WORTH A LOOK?: ****
WHERE: Other Palace
WHEN: 21/4 runs to 6/5/18
‘I was nude on Broadway at 48,’ remembers this screen legend during a two-hour-plus show of songs and stories which reveal what an interesting character Kathleen Turner is
- Read on for reasons including why women’s health and meals on wheels is so important to Turner
Visitors to this intimate 312-seat venue will find that it’s the perfect fit for a show which finds its star at what we can only assume is her most candid.
During a remarkably entertaining evening my companion whispers into my ear that he thinks she is about to talk to him because Turner keeps making eye contact with him.
It’s this gift for making everyone in the venue feel as if they have a personal connection with the star turn which gives a sense of why Turner went on to enjoy considerable theatrical success after an iconic film career which saw her mastering genres including comedy, adventure and erotic thriller.
Turner has always had a trademark husky voice but but what is noticeable here is how low her bass/baritone is and how suited it is to the cabaret numbers she chooses to emphasise the anecdotes she is telling.
A highlight for us is On The Street Where You Live (from My Fair Lady) which she chooses to embellish a story about how happy she felt when holding a then baby daughter in her arms.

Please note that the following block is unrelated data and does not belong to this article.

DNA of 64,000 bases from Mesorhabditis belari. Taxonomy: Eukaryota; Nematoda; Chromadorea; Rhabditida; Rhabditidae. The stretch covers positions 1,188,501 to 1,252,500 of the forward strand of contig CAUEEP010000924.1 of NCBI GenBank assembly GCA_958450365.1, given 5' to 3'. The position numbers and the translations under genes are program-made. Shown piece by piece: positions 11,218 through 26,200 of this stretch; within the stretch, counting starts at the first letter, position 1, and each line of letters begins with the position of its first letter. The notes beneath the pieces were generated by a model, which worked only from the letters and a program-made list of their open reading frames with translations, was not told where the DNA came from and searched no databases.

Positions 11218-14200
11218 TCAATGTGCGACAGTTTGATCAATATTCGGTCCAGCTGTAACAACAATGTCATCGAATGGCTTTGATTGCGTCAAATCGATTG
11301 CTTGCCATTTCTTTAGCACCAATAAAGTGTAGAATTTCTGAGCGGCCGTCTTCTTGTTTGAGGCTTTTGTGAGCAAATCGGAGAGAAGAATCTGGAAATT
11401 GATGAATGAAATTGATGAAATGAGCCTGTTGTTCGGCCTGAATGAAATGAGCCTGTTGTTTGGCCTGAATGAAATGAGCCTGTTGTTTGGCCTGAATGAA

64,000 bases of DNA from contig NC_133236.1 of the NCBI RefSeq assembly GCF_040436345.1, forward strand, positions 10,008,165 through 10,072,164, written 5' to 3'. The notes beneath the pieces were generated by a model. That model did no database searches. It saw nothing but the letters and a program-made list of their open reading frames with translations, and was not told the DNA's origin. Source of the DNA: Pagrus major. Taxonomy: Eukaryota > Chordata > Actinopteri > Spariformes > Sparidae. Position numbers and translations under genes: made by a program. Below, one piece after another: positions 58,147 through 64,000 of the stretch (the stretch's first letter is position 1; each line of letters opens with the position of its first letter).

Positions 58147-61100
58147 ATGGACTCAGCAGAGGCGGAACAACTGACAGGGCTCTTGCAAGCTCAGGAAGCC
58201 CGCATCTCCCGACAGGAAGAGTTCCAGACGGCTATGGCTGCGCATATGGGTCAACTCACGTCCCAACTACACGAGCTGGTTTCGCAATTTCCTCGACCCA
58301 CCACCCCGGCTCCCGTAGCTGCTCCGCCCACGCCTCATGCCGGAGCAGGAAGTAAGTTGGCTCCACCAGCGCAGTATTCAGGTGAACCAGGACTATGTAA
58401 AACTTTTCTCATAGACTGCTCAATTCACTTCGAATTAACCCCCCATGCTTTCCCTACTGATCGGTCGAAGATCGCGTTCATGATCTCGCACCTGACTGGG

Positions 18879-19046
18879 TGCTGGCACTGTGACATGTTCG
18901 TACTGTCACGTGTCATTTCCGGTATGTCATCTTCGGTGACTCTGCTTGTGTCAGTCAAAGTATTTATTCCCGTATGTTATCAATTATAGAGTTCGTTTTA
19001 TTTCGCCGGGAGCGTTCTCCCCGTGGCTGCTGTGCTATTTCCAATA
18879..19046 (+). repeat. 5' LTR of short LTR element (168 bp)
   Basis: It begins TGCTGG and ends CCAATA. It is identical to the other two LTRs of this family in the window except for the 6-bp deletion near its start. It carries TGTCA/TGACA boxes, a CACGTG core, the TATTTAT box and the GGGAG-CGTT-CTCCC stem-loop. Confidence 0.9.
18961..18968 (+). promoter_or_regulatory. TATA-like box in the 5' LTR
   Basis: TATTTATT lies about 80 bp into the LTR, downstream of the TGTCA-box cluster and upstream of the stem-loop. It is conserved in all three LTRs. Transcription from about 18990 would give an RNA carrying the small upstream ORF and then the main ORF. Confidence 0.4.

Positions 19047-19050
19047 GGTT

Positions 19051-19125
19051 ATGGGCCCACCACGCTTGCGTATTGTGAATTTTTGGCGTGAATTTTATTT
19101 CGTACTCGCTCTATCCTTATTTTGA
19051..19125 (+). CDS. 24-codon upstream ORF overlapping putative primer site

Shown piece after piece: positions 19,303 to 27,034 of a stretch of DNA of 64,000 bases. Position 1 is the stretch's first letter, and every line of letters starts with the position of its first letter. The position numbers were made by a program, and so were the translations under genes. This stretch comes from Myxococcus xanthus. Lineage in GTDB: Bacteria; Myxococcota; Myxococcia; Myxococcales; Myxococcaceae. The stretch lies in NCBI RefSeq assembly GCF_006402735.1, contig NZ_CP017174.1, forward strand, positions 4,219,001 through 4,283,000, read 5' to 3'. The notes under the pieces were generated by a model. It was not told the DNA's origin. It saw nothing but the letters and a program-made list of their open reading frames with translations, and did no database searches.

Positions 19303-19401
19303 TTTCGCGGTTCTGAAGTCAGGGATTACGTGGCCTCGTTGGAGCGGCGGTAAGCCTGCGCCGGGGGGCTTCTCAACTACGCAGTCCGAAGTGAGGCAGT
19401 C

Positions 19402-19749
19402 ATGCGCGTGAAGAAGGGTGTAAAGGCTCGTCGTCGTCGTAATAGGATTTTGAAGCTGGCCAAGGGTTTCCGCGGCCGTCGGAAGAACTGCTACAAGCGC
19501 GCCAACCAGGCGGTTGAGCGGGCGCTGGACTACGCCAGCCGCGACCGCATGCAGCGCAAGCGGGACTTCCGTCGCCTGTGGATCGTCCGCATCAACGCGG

Turner is backed by a three-piece band which has rearranged the songs that we hear and, although the interplay between stories and tunes must be well-rehearsed, it feels fresh.
It is the stories perhaps that give most sense of Turner’s depths. She talks with passion about her work for women’s health and it is the original song about it (perhaps called In This Town) which is most moving, giving a sense of the pressures on such services now in the US.
It is this sense of public service (her father worked in the US Foreign Service) that we weren’t expecting. She talks about her work to provide meals on wheels, to teach acting to university students and how giving back in this way fills her with a sense of purpose and fulfilment.
She talks about her links with London, how it fanned her love of theatre and embraced her in The Graduate. She had no plans to transfer it to Broadway until she received a script which described a character as still beautiful at 37.
‘I was nude on Broadway at 48,’ she remembers to roars of audience approval.
The standing ovation at the end of the evening was perhaps inevitable but just reward for an evening’s entertainment that was far more revealing than we could ever have hoped.